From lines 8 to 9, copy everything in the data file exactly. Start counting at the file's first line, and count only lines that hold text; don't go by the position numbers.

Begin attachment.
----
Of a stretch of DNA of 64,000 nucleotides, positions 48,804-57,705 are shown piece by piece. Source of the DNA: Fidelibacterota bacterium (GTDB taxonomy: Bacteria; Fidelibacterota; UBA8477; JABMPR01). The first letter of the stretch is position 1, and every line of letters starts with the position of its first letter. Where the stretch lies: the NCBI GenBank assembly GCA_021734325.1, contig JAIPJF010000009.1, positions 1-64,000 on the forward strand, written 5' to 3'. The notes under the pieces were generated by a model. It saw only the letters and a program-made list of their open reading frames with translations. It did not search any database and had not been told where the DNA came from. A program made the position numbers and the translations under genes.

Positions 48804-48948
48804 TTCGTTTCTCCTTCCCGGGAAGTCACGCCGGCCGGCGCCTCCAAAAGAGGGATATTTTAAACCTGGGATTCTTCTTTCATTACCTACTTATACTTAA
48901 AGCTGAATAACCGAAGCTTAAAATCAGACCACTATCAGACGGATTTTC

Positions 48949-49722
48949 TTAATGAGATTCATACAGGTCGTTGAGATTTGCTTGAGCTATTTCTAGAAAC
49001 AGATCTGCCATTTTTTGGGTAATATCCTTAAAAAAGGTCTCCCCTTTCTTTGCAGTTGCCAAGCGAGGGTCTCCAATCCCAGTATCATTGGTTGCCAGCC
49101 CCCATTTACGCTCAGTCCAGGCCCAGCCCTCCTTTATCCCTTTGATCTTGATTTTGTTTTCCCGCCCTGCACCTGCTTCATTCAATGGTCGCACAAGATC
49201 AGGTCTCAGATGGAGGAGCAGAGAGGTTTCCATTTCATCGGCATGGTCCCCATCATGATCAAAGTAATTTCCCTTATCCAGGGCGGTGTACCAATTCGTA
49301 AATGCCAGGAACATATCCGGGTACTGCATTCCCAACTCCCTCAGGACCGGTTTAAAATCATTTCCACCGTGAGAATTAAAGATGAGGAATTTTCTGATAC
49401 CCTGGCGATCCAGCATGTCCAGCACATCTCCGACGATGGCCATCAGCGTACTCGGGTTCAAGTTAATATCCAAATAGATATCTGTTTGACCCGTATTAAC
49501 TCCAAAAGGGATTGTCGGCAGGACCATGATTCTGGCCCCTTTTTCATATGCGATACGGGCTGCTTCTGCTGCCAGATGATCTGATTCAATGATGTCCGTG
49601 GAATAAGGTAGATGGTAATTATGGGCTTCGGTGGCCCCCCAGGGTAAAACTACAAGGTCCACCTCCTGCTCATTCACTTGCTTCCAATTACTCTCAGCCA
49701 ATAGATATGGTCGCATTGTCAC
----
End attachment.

49101 CCCATTTACGCTCAGTCCAGGCCCAGCCCTCCTTTATCCCTTTGATCTTGATTTTGTTTTCCCGCCCTGCACCTGCTTCATTCAATGGTCGCACAAGATC
49201 AGGTCTCAGATGGAGGAGCAGAGAGGTTTCCATTTCATCGGCATGGTCCCCATCATGATCAAAGTAATTTCCCTTATCCAGGGCGGTGTACCAATTCGTA